9. 2169 steel waveform experiments.

    Energy Technology Data Exchange (ETDEWEB)

    Furnish, Michael David; Alexander, C. Scott; Reinhart, William Dodd; Brown, Justin L.

    2012-11-01

    In support of LLNL efforts to develop multiscale models of a variety of materials, we have performed a set of eight gas gun impact experiments on 2169 steel (21% Cr, 6% Ni, 9% Mn, balance predominantly Fe). These experiments provided carefully controlled shock, reshock and release velocimetry data, with initial shock stresses ranging from 10 to 50 GPa (particle velocities from 0.25 to 1.05 km/s). Both windowed and free-surface measurements were included in this experiment set to increase the utility of the data set, as were samples ranging in thickness from 1 to 5 mm. Target physical phenomena included the elastic/plastic transition (Hugoniot elastic limit), the Hugoniot, any phase transition phenomena, and the release path (windowed and free-surface). The Hugoniot was found to be nearly linear, with no indications of the Fe phase transition. Releases were non-hysteretic, and relatively consistent between 3- and 5-mmthick samples (the 3 mm samples giving slightly lower wavespeeds on release). Reshock tests with explosively welded impactors produced clean results; those with glue bonds showed transient releases prior to the arrival of the reshock, reducing their usefulness for deriving strength information. The free-surface samples, which were steps on a single piece of steel, showed lower wavespeeds for thin (1 mm) samples than for thicker (2 or 4 mm) samples. A configuration used for the last three shots allows release information to be determined from these free surface samples. The sample strength appears to increase with stress from ~1 GPa to ~ 3 GPa over this range, consistent with other recent work but about 40% above the Steinberg model.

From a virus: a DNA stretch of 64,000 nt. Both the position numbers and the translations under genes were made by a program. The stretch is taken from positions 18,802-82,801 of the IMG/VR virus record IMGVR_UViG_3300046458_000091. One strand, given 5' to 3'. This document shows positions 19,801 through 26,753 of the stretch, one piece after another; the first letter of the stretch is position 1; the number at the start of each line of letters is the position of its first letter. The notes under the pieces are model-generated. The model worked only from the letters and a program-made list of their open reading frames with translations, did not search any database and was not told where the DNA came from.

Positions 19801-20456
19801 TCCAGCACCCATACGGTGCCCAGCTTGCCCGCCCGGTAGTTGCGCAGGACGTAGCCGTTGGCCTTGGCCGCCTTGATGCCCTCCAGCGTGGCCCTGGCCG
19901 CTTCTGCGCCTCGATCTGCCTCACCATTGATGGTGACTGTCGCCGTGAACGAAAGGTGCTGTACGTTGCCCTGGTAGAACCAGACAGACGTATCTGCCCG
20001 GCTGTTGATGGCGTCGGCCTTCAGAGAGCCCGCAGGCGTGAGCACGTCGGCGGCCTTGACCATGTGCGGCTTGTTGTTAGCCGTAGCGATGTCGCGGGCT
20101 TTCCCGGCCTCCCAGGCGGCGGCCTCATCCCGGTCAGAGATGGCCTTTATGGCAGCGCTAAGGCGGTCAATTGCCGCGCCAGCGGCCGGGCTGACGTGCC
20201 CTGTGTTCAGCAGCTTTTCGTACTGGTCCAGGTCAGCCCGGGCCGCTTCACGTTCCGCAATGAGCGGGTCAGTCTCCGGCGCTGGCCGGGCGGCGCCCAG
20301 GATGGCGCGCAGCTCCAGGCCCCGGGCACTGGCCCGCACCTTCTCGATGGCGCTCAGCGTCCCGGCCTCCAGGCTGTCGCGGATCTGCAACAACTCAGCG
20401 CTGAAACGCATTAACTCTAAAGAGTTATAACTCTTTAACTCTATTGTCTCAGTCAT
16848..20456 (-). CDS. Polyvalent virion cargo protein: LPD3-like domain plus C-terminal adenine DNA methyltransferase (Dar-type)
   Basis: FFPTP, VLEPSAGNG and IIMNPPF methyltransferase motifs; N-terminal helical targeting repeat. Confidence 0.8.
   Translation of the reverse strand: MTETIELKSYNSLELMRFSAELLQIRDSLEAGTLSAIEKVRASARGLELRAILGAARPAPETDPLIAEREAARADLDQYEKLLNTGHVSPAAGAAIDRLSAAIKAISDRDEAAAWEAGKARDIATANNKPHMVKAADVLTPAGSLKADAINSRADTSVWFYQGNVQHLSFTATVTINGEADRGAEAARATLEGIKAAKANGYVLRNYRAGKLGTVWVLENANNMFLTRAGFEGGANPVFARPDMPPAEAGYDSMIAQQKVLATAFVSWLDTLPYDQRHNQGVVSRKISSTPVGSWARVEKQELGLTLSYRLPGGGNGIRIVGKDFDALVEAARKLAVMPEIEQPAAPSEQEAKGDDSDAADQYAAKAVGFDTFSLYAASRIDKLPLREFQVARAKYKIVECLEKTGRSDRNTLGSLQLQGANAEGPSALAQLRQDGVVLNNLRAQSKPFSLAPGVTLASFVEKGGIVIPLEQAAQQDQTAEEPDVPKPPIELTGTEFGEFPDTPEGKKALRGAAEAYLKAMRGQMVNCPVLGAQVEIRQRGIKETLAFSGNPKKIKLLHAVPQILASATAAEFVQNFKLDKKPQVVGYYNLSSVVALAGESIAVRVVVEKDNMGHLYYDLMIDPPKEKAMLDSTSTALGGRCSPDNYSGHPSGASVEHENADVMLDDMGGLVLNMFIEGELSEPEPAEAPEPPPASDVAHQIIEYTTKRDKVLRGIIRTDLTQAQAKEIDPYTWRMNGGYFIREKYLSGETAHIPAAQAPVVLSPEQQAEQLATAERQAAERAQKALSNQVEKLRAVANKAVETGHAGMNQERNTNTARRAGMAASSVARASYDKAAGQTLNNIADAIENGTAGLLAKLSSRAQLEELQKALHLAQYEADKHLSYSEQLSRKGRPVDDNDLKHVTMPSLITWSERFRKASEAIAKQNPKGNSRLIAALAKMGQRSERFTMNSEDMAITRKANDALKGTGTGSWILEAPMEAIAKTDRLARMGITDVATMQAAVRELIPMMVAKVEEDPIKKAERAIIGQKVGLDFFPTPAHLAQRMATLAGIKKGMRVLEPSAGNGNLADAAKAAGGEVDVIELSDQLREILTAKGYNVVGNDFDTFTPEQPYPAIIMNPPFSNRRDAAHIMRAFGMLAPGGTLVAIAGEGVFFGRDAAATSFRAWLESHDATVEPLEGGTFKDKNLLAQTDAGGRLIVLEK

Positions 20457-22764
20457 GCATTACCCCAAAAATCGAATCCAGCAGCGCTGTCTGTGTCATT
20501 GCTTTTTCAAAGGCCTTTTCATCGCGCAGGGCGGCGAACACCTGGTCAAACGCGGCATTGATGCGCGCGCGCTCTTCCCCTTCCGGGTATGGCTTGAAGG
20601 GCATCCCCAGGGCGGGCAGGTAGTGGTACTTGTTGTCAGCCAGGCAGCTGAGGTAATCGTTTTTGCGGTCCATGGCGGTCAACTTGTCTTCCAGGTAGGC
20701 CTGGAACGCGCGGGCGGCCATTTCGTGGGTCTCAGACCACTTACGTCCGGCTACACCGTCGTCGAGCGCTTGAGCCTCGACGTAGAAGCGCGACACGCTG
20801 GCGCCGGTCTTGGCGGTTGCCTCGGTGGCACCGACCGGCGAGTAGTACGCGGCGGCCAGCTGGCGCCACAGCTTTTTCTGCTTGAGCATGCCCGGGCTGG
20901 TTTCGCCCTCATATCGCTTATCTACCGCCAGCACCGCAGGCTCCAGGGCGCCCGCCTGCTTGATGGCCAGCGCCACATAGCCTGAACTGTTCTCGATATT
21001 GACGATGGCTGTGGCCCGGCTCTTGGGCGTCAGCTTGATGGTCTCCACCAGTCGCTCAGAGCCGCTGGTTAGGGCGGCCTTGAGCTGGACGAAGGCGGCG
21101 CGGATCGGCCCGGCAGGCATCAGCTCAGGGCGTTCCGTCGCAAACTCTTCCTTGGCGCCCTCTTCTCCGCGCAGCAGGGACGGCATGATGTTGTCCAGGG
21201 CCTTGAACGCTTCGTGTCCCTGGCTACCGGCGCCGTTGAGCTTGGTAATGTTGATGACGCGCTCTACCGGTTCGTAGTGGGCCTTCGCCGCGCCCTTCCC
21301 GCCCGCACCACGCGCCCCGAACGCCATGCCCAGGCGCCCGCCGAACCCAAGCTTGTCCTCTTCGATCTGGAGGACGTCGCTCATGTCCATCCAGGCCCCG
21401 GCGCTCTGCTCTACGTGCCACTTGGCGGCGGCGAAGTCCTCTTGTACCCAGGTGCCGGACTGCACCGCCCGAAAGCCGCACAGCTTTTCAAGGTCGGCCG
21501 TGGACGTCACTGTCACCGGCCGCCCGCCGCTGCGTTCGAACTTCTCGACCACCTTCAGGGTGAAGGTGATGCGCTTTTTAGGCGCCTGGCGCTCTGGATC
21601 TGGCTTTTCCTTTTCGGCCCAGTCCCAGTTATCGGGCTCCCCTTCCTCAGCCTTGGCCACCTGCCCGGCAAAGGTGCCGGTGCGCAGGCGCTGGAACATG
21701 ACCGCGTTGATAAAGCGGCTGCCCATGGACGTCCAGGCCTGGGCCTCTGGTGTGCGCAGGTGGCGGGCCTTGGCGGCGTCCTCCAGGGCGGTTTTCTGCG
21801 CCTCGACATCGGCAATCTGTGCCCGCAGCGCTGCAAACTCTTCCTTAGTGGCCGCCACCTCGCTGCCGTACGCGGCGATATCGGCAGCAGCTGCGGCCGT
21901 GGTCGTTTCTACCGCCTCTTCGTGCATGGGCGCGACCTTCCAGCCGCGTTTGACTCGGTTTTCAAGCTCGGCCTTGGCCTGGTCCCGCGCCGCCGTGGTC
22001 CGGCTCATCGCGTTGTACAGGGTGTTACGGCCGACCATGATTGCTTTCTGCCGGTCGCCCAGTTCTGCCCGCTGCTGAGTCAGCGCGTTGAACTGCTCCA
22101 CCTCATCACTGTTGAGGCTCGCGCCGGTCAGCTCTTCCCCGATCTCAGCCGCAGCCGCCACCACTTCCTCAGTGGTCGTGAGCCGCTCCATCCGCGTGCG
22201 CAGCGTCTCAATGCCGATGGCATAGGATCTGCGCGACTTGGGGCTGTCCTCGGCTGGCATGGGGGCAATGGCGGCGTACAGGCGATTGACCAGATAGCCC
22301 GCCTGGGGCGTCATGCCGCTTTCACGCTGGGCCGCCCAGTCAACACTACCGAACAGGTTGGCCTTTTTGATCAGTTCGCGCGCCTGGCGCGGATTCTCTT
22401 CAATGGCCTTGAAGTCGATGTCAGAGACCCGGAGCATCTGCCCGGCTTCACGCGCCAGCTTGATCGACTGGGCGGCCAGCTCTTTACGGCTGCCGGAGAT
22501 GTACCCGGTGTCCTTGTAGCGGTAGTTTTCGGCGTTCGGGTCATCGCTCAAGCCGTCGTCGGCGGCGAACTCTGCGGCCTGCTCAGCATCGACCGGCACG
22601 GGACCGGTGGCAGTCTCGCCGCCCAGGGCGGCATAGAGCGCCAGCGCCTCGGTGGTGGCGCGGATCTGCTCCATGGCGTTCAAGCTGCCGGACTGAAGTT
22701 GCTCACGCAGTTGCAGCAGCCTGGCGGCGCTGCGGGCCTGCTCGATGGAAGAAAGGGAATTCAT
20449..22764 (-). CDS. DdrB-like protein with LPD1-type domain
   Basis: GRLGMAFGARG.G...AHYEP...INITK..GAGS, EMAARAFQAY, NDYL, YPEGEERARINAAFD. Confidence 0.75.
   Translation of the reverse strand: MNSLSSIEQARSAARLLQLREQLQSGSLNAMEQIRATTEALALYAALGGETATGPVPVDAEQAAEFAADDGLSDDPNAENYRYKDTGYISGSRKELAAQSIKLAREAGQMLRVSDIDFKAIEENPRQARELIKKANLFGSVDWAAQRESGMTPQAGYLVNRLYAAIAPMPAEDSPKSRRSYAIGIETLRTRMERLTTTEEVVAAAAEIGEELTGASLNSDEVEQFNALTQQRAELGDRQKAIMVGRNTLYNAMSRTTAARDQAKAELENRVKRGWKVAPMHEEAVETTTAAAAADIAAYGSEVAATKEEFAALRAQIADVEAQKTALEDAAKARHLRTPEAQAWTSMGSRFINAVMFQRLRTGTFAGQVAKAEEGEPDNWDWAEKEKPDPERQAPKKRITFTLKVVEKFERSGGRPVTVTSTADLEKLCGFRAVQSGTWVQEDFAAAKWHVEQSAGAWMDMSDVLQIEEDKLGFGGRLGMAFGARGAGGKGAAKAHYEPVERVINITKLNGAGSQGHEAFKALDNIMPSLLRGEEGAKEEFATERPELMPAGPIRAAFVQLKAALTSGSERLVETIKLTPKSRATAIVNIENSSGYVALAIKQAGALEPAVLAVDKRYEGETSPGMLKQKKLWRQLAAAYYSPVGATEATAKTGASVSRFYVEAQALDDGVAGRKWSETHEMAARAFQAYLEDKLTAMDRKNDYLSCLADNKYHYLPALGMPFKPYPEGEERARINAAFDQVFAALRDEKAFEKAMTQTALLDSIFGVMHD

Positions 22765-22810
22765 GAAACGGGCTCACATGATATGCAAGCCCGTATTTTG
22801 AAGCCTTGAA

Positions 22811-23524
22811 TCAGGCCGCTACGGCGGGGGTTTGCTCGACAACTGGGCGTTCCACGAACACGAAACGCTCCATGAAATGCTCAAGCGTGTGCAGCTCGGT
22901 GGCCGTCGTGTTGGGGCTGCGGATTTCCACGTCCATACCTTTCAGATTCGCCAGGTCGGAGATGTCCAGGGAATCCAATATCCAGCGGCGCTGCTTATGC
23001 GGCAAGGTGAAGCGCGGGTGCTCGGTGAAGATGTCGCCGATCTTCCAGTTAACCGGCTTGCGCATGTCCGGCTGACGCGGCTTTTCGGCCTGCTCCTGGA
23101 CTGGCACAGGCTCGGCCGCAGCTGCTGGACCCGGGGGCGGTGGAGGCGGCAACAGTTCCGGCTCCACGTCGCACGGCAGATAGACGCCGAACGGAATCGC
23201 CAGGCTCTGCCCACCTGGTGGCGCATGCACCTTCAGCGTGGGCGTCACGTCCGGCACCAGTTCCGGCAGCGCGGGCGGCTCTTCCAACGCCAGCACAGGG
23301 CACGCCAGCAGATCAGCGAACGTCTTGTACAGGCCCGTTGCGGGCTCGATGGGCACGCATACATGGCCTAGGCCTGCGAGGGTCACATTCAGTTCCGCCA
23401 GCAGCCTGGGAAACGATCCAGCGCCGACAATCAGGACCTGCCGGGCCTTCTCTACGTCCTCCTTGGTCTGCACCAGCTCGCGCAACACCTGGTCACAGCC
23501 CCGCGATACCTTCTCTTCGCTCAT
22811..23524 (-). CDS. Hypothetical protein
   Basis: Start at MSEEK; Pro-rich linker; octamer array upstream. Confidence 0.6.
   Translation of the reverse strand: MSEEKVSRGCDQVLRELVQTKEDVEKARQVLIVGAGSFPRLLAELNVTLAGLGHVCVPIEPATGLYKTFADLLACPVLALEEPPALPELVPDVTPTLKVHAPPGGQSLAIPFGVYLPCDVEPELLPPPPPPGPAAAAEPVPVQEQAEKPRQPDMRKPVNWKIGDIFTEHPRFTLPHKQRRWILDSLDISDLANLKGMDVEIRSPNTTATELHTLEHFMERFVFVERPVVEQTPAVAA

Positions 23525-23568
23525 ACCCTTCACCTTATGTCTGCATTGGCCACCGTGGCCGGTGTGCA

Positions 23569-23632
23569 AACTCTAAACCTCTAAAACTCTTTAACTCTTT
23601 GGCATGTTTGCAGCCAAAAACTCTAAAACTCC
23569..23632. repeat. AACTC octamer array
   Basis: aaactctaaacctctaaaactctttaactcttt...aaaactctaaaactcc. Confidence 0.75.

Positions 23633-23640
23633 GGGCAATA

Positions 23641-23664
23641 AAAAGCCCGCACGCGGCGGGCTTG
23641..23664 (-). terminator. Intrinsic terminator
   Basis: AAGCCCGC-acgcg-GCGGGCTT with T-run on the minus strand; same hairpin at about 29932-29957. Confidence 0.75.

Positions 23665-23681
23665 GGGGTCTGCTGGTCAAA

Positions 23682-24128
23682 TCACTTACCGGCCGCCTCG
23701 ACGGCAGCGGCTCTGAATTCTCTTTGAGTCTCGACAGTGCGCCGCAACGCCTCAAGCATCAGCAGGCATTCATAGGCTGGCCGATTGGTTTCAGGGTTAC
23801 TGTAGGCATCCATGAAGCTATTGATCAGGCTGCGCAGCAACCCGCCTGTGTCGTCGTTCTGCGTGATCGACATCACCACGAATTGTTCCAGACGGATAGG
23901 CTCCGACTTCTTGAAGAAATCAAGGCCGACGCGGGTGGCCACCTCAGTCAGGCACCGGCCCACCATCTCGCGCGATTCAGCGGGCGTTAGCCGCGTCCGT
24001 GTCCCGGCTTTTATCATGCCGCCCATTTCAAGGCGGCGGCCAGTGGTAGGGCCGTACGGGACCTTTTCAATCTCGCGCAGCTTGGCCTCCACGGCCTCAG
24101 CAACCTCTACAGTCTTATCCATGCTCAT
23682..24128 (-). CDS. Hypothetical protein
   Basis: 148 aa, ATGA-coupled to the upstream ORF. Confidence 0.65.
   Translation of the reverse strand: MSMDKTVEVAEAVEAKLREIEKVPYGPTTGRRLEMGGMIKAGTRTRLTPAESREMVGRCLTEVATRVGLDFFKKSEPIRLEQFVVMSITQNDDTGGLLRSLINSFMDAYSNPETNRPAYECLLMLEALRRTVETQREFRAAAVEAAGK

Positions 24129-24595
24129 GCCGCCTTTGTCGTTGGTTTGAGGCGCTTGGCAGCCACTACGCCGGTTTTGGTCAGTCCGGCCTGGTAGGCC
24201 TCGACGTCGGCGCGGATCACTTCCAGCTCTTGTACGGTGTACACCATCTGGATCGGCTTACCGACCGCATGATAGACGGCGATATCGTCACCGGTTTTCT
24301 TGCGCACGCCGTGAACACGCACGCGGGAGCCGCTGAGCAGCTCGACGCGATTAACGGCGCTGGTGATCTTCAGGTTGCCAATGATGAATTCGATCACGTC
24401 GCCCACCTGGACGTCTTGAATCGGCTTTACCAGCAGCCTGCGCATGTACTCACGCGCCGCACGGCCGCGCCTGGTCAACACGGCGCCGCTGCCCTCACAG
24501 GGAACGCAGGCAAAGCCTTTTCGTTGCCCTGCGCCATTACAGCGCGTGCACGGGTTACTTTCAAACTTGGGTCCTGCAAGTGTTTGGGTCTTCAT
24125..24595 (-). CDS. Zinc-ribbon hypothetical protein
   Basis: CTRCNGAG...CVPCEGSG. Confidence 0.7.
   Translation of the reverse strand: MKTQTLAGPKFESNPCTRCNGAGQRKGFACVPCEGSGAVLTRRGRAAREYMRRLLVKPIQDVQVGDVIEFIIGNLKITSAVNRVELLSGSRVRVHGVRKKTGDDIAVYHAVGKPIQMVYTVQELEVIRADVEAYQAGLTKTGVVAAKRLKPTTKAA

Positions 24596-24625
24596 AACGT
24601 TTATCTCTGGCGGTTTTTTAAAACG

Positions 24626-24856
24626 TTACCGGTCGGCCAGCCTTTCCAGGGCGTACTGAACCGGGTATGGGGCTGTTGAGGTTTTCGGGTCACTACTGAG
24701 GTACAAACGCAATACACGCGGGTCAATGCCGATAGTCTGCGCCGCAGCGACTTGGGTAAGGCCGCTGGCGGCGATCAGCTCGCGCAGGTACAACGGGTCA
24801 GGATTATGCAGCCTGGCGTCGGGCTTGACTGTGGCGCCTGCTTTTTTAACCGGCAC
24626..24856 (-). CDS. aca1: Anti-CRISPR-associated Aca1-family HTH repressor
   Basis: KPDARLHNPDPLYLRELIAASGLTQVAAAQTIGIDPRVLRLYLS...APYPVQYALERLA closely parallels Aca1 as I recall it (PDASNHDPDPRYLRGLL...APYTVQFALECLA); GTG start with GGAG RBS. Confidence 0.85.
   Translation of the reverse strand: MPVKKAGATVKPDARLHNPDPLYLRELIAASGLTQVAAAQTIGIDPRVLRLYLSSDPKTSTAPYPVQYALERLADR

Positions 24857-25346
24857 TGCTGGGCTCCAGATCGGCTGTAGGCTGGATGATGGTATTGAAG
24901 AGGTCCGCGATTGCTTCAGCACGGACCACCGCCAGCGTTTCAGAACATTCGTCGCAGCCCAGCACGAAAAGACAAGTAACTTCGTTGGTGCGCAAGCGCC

10. ETHICS AND COMMERCIAL COMMUNICATION

    Directory of Open Access Journals (Sweden)

    Flaviu MEGHIŞAN

    2014-10-01